CHRISTOPHER LEE: A LEGACY OF HORROR AND TERROR

PrintE-mail Written by Robin Pierce

Christopher Lee

REVIEW: CHRISTOPHER LEE – A LEGACY OF HORROR AND TERROR / CERT: UNRATED / DIRECTOR: A. SUSAN SVEHLA / SCREENPLAY: N/A / STARRING: CHRISTOPHER LEE / RELEASE DATE: OUT NOW

There can be no arguing that the legendary Christopher Lee is nothing less than a national treasure and is one of the coolest people to grace the planet with his presence. No better or more fitting a person then to have what is described on the front cover as a feature documentary in his honour to examine his awesome legacy of over 300 films – and counting.

Sadly, although the intention is noble, the execution isn’t quite up to the standard the box suggests. It’s not really a documentary as such, it’s a long interview with the actor, giving him the opportunity to tell a few of his stories with some film clips. He recalls anecdotes about his early days, a recent casting fiasco, his work with Peter Cushing, Hammer, Amicus, his days as Dracula, a near death experience while filming underwater in a 30 foot tank for Airport ’77 and his reasons for moving to America, among many others – so the content is a vein of fan-pleasing richness.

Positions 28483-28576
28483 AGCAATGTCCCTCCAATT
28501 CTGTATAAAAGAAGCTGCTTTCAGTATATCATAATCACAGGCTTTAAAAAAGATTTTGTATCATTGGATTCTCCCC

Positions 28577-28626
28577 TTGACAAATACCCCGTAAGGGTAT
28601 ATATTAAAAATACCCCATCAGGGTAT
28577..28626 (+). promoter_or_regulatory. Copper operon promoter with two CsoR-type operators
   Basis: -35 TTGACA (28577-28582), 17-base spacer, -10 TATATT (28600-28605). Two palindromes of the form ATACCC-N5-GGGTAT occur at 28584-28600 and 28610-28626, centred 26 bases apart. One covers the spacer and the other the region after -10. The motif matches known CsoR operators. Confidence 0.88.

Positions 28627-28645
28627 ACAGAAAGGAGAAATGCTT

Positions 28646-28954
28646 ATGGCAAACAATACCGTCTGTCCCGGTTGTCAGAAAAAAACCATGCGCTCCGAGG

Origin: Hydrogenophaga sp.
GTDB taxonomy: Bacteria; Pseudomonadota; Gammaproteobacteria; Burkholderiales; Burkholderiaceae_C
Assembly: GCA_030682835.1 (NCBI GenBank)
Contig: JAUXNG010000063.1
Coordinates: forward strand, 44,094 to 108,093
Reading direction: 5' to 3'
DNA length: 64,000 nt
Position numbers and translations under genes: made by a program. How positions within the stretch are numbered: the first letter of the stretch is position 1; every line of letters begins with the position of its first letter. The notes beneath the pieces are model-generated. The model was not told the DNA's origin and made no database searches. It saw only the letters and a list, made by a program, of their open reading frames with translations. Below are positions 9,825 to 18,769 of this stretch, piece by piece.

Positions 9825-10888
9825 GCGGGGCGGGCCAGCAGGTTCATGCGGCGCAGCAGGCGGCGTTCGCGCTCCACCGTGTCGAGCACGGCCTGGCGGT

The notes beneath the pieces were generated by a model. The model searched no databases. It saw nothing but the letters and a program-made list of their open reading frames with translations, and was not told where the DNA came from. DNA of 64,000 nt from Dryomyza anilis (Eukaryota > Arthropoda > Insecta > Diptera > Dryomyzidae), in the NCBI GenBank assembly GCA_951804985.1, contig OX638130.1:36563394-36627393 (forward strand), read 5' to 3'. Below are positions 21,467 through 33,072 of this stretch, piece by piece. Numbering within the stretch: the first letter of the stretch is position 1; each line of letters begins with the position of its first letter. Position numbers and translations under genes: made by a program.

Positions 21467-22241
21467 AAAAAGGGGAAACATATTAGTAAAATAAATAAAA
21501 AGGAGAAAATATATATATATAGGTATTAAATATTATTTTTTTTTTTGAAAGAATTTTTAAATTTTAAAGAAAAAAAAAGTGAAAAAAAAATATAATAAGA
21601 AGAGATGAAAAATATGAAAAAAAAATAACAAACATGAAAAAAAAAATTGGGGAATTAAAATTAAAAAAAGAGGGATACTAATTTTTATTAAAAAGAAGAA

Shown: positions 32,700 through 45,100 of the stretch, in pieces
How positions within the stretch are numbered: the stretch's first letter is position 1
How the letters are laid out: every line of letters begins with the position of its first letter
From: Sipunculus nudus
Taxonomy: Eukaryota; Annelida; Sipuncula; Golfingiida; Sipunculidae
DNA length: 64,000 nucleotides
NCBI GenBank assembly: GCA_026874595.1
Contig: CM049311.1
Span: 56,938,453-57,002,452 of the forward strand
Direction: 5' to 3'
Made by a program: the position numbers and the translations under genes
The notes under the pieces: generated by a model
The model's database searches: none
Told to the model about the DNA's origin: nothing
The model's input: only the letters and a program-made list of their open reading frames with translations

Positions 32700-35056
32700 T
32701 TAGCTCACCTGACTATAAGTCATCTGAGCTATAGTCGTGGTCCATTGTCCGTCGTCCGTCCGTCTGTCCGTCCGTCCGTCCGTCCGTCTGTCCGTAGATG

However, as I mentioned earlier, it’s the execution. The interview was filmed at a horror convention, on stage, with a single fixed camera seemingly locked in an extreme close up of Christopher Lee’s face. There are no other angles apart from an opening wide shot to show the two people, one on either side, who ask Lee the bulk of the questions.

As in most cases with a convention audience, the guest answers with a hand held microphone, so while he’s talking, we can’t see Lee’s mouth nor actually the lower part of his face, and there’s an echo in the sound quality that makes him sound like the caller in a bingo hall. Unfortunately, this makes hearing what he has to say often very difficult. At no point can we hear the questions asked by the audience. It’s also worth noting that while the DVD is a 2014 release, the feature interview was in 1999.

Overall, disappointing but not a write-off.

Extras: None


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